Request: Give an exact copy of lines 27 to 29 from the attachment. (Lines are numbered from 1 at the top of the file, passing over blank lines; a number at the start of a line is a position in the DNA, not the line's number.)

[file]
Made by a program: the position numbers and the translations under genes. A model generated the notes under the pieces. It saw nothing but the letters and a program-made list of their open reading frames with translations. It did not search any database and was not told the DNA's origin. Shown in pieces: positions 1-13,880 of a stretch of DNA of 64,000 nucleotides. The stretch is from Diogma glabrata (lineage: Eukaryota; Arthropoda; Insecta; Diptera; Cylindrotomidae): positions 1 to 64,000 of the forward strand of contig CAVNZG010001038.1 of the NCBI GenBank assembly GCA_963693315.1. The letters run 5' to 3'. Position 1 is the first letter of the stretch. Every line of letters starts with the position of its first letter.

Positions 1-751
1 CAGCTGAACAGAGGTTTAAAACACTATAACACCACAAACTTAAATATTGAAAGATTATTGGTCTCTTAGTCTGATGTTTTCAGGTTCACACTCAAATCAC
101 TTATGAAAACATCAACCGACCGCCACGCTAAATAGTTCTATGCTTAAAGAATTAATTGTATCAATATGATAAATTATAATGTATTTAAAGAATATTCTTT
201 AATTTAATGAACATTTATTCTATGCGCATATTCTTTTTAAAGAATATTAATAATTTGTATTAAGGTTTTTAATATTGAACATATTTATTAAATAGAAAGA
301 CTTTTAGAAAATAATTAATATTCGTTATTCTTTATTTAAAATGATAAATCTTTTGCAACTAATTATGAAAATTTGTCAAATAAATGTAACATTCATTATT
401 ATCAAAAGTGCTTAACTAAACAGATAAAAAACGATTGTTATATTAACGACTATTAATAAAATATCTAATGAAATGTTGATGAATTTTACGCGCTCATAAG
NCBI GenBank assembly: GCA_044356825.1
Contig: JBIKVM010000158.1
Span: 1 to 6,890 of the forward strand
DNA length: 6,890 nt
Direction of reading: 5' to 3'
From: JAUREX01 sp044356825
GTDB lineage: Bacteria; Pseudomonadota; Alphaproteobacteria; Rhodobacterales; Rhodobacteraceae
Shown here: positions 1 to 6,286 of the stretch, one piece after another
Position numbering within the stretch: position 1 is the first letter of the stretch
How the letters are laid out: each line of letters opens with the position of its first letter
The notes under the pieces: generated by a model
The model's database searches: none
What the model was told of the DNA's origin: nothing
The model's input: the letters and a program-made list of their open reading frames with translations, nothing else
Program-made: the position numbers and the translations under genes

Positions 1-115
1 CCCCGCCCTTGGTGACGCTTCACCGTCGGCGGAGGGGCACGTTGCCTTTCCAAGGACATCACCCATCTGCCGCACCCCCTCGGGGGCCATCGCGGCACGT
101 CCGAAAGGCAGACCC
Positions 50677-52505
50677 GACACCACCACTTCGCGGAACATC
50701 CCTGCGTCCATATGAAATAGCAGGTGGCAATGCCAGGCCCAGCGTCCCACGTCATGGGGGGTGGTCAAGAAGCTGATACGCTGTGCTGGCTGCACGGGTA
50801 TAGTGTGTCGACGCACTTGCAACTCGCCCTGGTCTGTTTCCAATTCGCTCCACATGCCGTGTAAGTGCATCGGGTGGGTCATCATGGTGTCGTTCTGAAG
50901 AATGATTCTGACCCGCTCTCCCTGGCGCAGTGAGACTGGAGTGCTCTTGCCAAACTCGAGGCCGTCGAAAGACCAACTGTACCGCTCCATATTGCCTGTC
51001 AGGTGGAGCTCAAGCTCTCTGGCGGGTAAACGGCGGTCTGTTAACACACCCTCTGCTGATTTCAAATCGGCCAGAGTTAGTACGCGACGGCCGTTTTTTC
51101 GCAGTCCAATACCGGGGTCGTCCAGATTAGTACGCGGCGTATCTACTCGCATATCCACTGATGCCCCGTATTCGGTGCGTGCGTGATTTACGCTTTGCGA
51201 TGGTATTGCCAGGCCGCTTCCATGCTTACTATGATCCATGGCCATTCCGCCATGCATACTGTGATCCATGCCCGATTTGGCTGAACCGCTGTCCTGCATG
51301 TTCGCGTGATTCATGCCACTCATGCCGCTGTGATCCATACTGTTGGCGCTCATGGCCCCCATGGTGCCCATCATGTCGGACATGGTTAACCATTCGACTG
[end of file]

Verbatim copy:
50677 GACACCACCACTTCGCGGAACATC
50701 CCTGCGTCCATATGAAATAGCAGGTGGCAATGCCAGGCCCAGCGTCCCACGTCATGGGGGGTGGTCAAGAAGCTGATACGCTGTGCTGGCTGCACGGGTA
50801 TAGTGTGTCGACGCACTTGCAACTCGCCCTGGTCTGTTTCCAATTCGCTCCACATGCCGTGTAAGTGCATCGGGTGGGTCATCATGGTGTCGTTCTGAAG